New tech advisory council seeks to jump-start N.H. startups
At first meeting, participants brainstorm ideas how to improve state’s message
UNH Law Professor John Orcutt
Once in the top third of states when it comes to business startups, New Hampshire’s rank has dropped since the recession to the bottom half. The governor’s newly formed Live Free and Start Advisory Council aims to remedy that.
During its first meeting on Tuesday, the council – consisting of a University of New Hampshire professor and 13 tech businessmen and women from across the state – discussed why the state has fallen out of favor with startups and brainstormed ideas for how to fix it.
Encouraging startups to move to or launch in New Hampshire will require a stronger marketing effort, a tech startup community, increased access to skilled workers and perhaps an overhaul of the state tax structure, in time, they say.
Professor John Orcutt at the UNH School of Law, says New Hampshire’s complicated business tax structure and instability among political leadership are big reasons startups are shying away from the state.
He said New Hampshire should be luring the nearby booming startups north of Boston, but accountants in Massachusetts are confused by the “upside-down” New Hampshire tax system and are deterring their clients from moving to the Granite State.
“It’s a unique tax structure that’s prone to pitfalls,” said Orcutt. “They’ve been burnt … and they’re telling businesses.”
Big swings in New Hampshire’s political leadership over the past six years also have made startups weary that laws could change at a moment’s notice, said Orcutt.
Orcutt put together the “Improving New Hampshire’s Startup Environment” report with Ross Gittell, chancellor of the Community College System of New Hampshire and an economist.
Joining the start of the session at Alpha Loft in Manchester, Gov. Maggie Hassan shared the expectations of businesses she had spoken with from around the state.
One frustration voiced was the slow process for registering a business. The governor said there are state efforts to become more technology friendly, and she recently signed an executive order to have all business forms online by next year.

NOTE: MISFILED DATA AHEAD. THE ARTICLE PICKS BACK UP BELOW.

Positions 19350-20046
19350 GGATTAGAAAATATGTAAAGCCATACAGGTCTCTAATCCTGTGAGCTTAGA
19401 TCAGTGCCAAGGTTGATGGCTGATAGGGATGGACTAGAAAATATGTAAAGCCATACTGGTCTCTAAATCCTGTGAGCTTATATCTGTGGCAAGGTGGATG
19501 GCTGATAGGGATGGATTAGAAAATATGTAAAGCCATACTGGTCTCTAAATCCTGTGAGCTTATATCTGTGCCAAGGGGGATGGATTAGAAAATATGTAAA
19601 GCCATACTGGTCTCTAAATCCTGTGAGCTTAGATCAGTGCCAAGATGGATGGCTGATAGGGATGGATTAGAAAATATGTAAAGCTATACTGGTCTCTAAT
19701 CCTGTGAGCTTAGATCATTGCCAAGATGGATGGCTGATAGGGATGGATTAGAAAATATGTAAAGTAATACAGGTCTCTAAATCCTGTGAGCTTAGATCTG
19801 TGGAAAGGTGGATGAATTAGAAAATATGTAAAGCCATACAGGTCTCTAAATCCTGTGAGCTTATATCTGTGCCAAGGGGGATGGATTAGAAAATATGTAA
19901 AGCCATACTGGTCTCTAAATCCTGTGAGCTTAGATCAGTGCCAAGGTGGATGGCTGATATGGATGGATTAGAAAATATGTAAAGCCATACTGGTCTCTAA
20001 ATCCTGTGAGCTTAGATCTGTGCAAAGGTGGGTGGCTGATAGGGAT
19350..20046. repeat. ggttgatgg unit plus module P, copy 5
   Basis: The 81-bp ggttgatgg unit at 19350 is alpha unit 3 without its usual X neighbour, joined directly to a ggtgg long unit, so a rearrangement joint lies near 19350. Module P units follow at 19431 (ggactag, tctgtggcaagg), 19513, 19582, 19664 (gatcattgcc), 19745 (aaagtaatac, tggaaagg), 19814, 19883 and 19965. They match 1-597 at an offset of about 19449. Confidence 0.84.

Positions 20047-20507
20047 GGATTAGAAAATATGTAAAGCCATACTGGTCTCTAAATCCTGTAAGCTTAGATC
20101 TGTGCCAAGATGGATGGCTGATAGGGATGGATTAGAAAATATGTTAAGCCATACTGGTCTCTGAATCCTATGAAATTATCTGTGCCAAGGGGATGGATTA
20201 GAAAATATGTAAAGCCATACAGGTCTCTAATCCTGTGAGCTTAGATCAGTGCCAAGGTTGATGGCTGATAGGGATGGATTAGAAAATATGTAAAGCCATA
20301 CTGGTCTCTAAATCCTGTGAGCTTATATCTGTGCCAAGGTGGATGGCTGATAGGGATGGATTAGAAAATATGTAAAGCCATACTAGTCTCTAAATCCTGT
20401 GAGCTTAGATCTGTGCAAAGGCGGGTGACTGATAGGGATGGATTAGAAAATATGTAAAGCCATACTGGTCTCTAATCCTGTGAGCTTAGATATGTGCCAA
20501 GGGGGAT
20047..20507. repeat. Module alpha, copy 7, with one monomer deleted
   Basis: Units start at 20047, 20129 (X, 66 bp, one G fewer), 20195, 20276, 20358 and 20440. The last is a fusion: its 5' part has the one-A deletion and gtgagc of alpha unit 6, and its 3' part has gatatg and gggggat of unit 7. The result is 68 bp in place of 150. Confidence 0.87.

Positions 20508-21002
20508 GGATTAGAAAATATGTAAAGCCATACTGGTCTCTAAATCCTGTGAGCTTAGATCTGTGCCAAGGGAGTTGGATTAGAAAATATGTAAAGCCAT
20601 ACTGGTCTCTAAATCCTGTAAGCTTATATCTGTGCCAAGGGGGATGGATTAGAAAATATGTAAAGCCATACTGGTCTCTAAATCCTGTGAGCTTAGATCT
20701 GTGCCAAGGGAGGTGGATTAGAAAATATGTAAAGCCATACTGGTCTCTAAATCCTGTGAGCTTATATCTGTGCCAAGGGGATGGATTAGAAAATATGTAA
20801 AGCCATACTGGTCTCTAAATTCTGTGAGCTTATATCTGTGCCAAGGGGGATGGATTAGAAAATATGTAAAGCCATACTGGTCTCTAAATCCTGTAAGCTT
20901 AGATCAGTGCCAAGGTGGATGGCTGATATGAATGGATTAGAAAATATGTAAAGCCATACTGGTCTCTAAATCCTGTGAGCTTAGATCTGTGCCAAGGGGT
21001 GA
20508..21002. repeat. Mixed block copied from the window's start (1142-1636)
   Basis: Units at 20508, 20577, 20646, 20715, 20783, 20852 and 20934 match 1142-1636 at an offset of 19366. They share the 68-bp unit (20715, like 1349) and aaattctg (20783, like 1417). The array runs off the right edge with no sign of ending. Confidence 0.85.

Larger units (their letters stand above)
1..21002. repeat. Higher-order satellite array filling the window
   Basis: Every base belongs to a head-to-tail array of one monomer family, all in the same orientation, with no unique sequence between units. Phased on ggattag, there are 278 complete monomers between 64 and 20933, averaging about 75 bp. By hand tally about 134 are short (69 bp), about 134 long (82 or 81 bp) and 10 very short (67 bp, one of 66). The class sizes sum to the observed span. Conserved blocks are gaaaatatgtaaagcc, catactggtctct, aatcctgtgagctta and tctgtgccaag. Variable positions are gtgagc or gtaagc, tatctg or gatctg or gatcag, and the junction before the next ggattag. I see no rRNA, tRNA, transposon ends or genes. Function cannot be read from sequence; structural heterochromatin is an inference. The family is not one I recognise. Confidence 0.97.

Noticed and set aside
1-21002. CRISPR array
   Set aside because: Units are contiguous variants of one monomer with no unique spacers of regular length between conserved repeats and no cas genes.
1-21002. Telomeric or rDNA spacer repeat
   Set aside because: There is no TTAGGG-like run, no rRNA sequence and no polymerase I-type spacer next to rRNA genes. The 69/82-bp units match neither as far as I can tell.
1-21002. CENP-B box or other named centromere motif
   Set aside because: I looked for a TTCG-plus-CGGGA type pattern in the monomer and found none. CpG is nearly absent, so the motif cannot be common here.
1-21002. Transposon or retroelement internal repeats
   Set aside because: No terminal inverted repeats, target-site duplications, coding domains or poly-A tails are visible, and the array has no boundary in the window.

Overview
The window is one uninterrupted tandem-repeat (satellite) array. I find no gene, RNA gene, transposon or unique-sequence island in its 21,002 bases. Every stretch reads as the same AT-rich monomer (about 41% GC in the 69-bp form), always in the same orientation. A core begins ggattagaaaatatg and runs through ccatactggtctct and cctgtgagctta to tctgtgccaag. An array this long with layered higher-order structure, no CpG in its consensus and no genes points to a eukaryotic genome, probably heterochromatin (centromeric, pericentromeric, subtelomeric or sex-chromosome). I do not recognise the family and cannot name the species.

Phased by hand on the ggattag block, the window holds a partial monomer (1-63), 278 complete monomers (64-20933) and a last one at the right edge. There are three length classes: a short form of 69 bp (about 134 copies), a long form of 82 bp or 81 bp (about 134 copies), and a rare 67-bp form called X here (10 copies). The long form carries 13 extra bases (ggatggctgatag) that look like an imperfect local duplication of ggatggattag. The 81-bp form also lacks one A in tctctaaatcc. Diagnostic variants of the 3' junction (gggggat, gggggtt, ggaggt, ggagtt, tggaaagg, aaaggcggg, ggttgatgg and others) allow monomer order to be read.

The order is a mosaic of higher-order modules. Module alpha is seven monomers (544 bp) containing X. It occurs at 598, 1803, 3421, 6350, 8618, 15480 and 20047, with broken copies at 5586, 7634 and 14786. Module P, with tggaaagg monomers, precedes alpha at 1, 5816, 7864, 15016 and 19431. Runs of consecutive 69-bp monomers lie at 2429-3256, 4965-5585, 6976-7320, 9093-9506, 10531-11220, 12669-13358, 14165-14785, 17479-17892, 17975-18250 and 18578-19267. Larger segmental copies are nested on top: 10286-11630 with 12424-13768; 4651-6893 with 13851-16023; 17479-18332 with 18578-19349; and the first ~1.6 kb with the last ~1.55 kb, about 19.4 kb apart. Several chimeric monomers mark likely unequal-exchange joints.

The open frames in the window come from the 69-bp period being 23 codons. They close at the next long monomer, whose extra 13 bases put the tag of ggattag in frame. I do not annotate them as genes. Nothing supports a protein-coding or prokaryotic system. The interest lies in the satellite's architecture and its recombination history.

And the Life Free and Start domain has been reserved, should the group decide to make it a business tool for young tech startups to find resources, she said.
Participants did voice concerns over keeping or attracting talent to the state – employees who in turn could start their own companies down the line. They said they felt the recession had affected the state’s image by decreasing job prospects greatly, not leaving enough access to opportunities for individuals to move to New Hampshire primarily for career growth.
CEO Ryan Barton of Mainstay Technologies, located in Belmont, said people “tend to move here for quality of life versus career options,” with more individuals in their 30s looking to settle down near family versus career-driven twentysomethings.
“I haven’t found a lot of people – smart, career-minded – who stay in the state,” said Barton. “Less people are moving here to see what’s going on because there are less big players.”
But Paul Mailhot, vice president of business operations at Dyn, said as the company grew he was finding more applicants from California and New Jersey who discussed relocating. Most had families, and while some were hesitant to move initially, they were happy once they arrived, said Mailhot.
Members of the group also pointed to increasing transportation services from Boston to southern New Hampshire, allowing for interns and individuals living in Massachusetts to travel for work. But a cultural shift away from long commutes could stifle that initiative.
“People want to work where they live,” said Shawn McGowan, chief operating officer at Newmarket International Inc. in Portsmouth.
McGowan said he was having a hard time recruiting employees from Boston for his Waltham, Mass., location, just seven miles away. “Waltham is too far from Boston,” he was told.
While the group focused on fixing what are perceived as problems, it was acknowledged that an easier and earlier accomplishment would be to determine a better marketing strategy that highlights why the state is good for startups, including no sales tax, an R&D tax credit, a lower cost of living and the ability to own office space.
“It’s hard for [startups] to see these advantages if we don’t articulate them well,” said Hassan.
The council’s next meeting is set for 3 p.m. Wednesday, Aug. 13, at 2 Pillsbury St., Concord.